In KDE Partition Manager commands are what jobs are made up of. These are very low level steps being taken, often executed by an external tool, and only visible in the detailed progress report.

The user normally does not have to bother with commands at all.

See Also Operation, Job.


A unit used to divide up a device. Some operating systems and many disk tools require partitions to begin and end on a cylinder. KDE Partition Manager therefore automatically snaps partitions to cylinder boundaries when changing their start or end.

See Also Head, Sector.

Cylinder Size

The number of sectors per cylinder on a device. Calculated as the number of heads multiplied by the number of sectors per track.


A physical disk device. Physical disk devices are divided into logical sections called partitions with the use of partition tables.

Disk Label

Another name for a partition table stemming from the SUN/BSD world.


They are easy to mix up, but a disk label has nothing to do with a file system label.

See this Wikipedia entry for details on the name.

See Also Partition Table.

Extended Partition

A partition that contains other partitions. Extended partitions can only be primary partitions themselves. Whether extended partitions are available or not depends on the partition table type used. MS-DOS partition tables allow one extended partition per device.

See Also Primary Partition, Logical Partition.

File System

A file system defines how the storage of data (files with their metadata, folders and their metadata, free space) is organized within a partition. There are various different types of file systems, some coming originally from the Unix/Linux world, some not. Examples for commonly used file systems on Unix/Linux are Btrfs, ext4 and XFS.

File System Label

A title of a file system. Some file systems (among them Btrfs, ext2/3/4, FAT16/32 and NTFS) support setting a label for the file system so it can be identified in tools like KDE Partition Manager or other applications.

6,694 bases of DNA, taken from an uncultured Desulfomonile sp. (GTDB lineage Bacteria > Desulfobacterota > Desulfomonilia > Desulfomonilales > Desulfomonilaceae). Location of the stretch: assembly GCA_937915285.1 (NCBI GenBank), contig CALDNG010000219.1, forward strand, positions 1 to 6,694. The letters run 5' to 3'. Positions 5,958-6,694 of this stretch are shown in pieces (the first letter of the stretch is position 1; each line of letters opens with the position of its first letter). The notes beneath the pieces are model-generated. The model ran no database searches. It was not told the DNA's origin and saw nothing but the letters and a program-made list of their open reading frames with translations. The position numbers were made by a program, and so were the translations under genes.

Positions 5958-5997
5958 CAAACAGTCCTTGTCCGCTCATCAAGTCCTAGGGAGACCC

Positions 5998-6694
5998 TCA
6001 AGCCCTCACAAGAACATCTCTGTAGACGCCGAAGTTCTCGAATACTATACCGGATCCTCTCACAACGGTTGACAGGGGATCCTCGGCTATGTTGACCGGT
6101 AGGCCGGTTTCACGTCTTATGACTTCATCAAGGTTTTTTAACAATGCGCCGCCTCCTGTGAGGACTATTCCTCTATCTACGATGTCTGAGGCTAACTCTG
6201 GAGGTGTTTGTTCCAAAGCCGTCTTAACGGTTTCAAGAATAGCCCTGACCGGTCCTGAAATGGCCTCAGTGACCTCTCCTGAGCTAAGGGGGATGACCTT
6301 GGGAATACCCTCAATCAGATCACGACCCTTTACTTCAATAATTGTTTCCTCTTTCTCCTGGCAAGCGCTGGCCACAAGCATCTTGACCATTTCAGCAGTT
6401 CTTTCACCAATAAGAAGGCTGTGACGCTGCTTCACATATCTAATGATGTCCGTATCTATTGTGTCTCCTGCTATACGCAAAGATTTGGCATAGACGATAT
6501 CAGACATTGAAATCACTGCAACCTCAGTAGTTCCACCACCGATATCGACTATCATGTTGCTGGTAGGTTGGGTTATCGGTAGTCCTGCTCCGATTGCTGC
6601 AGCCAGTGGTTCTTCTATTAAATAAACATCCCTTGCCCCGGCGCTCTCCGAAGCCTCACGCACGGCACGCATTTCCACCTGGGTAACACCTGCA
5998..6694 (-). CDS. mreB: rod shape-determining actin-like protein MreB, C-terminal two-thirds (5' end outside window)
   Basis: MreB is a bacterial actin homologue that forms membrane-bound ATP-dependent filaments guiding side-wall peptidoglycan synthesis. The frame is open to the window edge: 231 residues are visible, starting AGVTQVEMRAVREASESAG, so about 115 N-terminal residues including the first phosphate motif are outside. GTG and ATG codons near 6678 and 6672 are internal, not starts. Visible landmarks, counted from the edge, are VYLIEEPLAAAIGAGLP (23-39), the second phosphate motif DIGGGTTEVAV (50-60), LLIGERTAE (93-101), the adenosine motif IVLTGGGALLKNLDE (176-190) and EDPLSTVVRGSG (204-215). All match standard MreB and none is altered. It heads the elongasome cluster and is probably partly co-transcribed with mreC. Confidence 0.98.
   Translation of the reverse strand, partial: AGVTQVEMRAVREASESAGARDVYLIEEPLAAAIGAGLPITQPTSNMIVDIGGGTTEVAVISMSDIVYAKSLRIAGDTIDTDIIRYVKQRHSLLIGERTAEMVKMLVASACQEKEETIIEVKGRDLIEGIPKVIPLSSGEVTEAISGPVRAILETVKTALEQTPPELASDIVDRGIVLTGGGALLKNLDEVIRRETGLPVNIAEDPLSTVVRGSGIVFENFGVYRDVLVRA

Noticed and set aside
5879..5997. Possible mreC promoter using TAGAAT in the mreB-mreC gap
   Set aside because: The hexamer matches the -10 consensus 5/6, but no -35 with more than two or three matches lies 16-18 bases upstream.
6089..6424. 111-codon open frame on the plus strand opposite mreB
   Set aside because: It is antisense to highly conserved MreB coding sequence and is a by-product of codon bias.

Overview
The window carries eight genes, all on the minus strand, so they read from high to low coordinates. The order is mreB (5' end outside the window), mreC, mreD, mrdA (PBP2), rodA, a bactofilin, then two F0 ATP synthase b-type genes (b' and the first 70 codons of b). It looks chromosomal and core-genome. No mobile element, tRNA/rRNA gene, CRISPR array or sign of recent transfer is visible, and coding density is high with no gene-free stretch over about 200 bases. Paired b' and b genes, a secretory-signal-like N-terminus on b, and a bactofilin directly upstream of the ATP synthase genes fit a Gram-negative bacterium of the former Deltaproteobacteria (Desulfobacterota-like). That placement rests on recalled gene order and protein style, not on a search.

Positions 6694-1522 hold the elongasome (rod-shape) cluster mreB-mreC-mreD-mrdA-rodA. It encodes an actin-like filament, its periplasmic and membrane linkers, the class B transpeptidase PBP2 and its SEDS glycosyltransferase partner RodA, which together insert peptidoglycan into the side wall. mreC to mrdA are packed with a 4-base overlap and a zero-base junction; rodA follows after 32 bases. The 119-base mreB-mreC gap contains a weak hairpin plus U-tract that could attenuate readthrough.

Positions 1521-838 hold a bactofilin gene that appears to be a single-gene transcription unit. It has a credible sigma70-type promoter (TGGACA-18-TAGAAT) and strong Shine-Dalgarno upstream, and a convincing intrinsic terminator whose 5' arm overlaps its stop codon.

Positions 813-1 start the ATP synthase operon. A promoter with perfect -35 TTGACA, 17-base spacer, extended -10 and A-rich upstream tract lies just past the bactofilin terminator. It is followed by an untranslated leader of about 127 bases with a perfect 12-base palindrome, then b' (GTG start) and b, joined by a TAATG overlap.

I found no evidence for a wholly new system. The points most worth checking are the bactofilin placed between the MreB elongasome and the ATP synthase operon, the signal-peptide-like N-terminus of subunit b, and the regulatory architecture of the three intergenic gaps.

They are easy to mix up, but a file system label has nothing to do with a disk label.


See Partition Flag.


A modern partition table format supported by most modern computers and operating systems. It supports more than 4 primary partitions unlike older MS-DOS partition table.


A unit used to divide up a device.

See Also Cylinder, Sector.


In KDE Partition Manager a number of jobs is what operations are made up of. You normally do not have to bother with jobs at all; it only becomes apparent when applying the list of pending operations: KDE Partition Manager will then show a progress dialog that is made up of all operations and their jobs and show which operation and which job is currently being executed.

See Also Operation, Command.


Either a disk label or a file system label.

See Also Disk Label, File System Label.

Logical Partition

A partition inside an extended partition.

See Also Primary Partition, Extended Partition.


Linux Unified Key Setup is the standard encryption format for Linux.